Aerosols and wipes can be the mainstay of any cleaning program, and their convenience, cost effectiveness, and ease of use and storage can make them a perfect addition to any jan/san arsenal.

But the decision to use one or the other — or both together — can depend on a few factors, the most important being application.

Because of their convenience and effectiveness, wipes and aerosols can be used to disinfect a variety of touch points and surfaces, including door handles, soap dispensers, paper dispensers, phones, switch plates, waste receptacles, computer screens, and handrails to name just a few.

And the industries best suited for wipes and aerosols use are numerous and widespread. The National Wiper Alliance cites aerospace, automotive, industrial, foodservice, hospitality, medical, institutional, government, and janitorial as just a few industries that employ the use of both.  They are widely used in education and healthcare, as well.


Wipes, which come in a variety of sizes, are pre-moistened or come in containers that allow for the addition of chemicals, are gaining in popularity. In fact, the European Disposables and Nonwovens Association (EDANA) cites ease of use, time and money savings, convenience, and the prevention of cross-contamination are just a few factors for wipe popularity.

They have gained so much appeal from their cost and convenience that the International Nonwovens & Disposables Association (INDA) estimates the sales of wipes in the food industry alone will increase to $139 million by 2013.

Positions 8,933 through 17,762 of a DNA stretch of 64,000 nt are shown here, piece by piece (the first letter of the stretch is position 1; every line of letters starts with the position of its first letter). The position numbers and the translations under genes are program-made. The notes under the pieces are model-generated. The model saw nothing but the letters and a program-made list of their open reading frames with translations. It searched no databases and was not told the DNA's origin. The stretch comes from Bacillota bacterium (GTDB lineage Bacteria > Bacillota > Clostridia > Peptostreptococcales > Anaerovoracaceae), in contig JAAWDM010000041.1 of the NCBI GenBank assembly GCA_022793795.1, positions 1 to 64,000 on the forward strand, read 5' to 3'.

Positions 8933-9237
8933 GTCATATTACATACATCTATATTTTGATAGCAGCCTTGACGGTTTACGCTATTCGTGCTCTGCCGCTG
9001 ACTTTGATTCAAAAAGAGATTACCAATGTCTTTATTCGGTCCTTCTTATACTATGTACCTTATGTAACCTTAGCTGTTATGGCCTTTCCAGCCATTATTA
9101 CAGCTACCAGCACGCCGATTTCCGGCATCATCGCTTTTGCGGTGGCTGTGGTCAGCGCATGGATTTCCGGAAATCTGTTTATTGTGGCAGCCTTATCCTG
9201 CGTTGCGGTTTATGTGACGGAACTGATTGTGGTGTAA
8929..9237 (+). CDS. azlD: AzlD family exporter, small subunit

“The convenience factor for some folks is that they can carry that container of wipes into a facility and do what they need to do,” says Bill McGarvey, director of training and sustainability for Warminster, Pa.-based Philip Rosenau Co., Inc.  “And they are they are getting a better cost in use by using dilution control with the wipes.”

Darrel Hicks, author of “Infection Prevention for Dummies,” finds wipes ideal for the healthcare setting. “Where we have found the greatest benefit to wipes is with nursing and other clinical staff.”

For example, he says, wet wipes are useful for wiping off equipment between patient visits, rather than using a cleaning cloth and disinfect.

“If a respiratory therapist goes into a patient’s room, lowers the bed rail and then puts the bed rail back up, they should wipe off that bed rail so they don’t contaminate the hands or gloves of the next person. Wipes are ideal for that.”


Aerosols also continue to be a popular way to clean.  In a recent survey, the Consumer Specialty Products Association (CSPA) reports 2010 as the highest year ever for U.S. aerosol production with 400 aerosol product-related companies currently existing nationwide. They produce 3.1 billion aerosol products annually in the U.S., which establishes the historical high for fillings in the United States and exceeds the 2005 record by almost 7 million units. They generate $15 billion in annual revenue.

“The new report confirms that aerosol products continue to be popular among consumers,” said CSPA president and CEO Chris Cathcart in a news release. “This industry delivers to the marketplace a variety of innovative products — from first aid to food products, from air care to automotive care — via this unique packaging form which offers convenience and efficiency.”

Fans of aerosols know that today they deliver cleaning in a controlled “clean hands” way free of bacterial contamination.  What’s more, aerosols are air tight, preventing the contents from spilling and spoiling, so they can be stored safely for long periods of time.

Cynthia Kincaid is a freelance writer based in Columbus, Ohio.